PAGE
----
It was a remarkable weekend in the golf world, though there’s absolutely no clear reason why I should care. Call me the accidental fan.

At this year’s U.S. Open golf tournament, a 22-year-old kid named Rory McIlroy smashed a few records. He became just the sixth man in U.S. Open history to lead the tournament wire-to-wire without finishing any round in a tie. He posted the lowest score in tournament history, a 16-under 268 that crushed the old mark of 272.  At one point Sunday, he reached 17-under par, the lowest score ever achieved in a U.S. Open. Pretty impressive for a golfer at any age.

Rory McIlroyCredit: Google Images

No Golf Chops Here...

When you think of exuberant golf fanatics, I (or someone like me) would be the last person you’d think of. I’ve only played one round of golf in my life that wasn’t miniature golf. It was on a public, par-three course, and I did it just for the experience. I’ve never stood in the gallery at a tournament, though the drive from my home to Augusta, GA, home of golf’s premier major, the Masters, is less than three hours.

So why do I make it a point of watching the Masters, the U.S. Open, the PGA tournament and the British Open on TV every year—the final rounds in particular? I imagine most people who watch golf on TV are avid golfers who are following the icons of their sport. And from what I gather, people who aren’t into the sport themselves liken viewing it to watching grass grow, paint dry and Britney Spears movies. Unbearable.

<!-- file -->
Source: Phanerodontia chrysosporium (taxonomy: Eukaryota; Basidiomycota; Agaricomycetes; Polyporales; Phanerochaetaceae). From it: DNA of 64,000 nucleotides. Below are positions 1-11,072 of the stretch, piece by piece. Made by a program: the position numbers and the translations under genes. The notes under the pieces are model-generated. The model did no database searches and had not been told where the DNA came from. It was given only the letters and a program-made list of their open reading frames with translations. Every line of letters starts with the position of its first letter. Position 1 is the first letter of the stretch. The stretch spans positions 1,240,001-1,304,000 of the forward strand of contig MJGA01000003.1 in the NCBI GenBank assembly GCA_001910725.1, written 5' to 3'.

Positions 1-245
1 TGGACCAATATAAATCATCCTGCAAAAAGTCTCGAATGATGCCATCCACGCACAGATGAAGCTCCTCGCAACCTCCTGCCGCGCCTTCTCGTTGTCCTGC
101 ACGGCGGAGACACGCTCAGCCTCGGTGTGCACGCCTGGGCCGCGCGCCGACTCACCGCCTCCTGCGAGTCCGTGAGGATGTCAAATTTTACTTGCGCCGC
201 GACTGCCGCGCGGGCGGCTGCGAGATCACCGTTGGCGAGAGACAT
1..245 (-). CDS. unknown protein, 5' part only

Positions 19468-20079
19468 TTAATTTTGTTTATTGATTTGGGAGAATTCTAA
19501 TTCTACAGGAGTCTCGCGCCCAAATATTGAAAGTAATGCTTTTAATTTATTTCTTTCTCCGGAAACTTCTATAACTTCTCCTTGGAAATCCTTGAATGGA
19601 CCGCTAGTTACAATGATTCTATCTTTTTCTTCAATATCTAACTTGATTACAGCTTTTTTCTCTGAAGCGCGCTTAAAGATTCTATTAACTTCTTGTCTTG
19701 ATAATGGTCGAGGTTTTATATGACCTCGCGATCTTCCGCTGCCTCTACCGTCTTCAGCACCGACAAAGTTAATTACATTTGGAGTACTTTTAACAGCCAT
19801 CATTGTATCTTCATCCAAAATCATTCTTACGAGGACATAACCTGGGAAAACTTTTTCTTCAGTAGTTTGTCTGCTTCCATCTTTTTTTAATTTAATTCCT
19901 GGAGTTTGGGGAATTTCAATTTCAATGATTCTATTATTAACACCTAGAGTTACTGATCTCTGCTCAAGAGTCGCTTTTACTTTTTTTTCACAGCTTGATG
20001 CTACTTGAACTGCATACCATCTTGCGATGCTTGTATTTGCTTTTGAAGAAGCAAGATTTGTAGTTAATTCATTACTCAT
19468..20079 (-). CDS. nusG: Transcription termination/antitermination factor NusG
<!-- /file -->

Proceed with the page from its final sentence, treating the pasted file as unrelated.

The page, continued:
So What’s My Attraction?

Acres and acres of ground to cover. Tiny ball. Tiny hole. Of all major sports, golf requires the greatest precision from its players. The game also demands civil conduct. I’ve never seen a fight break out at a golf tournament. Sure, a player might break a club in frustration (which actually happened during this U.S. Open), but at least he didn’t break it over someone’s head. The call for civil conduct applies to spectators, too, and they generously comply.

Rory Lines Up PuttCredit: Google Images

 I’m intrigued by the assessment made by a golfer before he or she makes a putt. What exactly are they looking for when they crouch behind their ball, face the hole and survey the terrain? Does the green break right? Left? Exactly which and how much “club” will it take to make the shot? A hole in one is as exciting as a grand slam in baseball, and they happen much less frequently. When a young phenom like Rory McIlroy, whose lead and game collapsed during the last round only two months earlier at the Masters, redeems himself royally at golf’s next major tournament, it’s a thrill—even for a non-golfer like me.

I hope they threw that talented young man a huge party last night, complete with great food, great music, golf party favors for everyone—and numerous champagne toasts to a champion who’s got the world on a tee and a swing that would make Duke Ellington jealous!